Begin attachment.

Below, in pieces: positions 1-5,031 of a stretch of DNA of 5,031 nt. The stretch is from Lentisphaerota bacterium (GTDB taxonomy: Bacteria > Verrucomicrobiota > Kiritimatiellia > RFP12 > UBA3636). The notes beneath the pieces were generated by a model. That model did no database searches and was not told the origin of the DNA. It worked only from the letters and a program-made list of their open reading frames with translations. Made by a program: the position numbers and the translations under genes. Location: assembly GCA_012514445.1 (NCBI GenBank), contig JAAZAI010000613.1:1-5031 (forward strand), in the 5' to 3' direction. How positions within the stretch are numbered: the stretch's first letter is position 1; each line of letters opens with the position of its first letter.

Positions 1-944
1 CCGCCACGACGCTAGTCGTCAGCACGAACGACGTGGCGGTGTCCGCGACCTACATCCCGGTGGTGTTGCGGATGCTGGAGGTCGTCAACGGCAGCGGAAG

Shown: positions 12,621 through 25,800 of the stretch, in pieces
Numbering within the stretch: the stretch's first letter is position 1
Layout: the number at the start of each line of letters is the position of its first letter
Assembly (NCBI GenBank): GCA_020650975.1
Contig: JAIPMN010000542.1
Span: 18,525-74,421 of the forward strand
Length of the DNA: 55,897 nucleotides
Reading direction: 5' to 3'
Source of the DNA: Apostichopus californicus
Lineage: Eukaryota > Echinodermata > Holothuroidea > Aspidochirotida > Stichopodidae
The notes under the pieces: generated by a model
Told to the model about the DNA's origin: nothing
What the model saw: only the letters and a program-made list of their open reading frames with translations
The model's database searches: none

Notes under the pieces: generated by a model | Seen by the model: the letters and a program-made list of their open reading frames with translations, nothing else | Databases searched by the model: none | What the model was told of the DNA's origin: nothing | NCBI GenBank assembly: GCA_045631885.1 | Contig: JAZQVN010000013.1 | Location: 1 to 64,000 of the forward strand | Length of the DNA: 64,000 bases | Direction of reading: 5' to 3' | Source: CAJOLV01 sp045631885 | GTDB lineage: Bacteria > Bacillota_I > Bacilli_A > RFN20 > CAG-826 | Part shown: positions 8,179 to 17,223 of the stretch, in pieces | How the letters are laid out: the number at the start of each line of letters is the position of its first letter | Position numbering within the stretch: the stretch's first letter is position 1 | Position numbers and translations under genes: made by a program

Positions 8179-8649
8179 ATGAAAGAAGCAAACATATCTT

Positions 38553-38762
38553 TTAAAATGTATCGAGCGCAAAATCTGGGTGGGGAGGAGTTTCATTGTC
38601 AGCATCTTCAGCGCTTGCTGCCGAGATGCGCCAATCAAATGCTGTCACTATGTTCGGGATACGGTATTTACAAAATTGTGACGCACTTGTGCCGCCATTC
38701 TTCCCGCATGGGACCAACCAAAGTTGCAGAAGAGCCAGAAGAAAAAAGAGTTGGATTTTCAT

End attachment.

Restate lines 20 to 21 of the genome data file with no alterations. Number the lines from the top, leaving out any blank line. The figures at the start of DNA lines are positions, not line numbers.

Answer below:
8179 ATGAAAGAAGCAAACATATCTT

Positions 38553-38762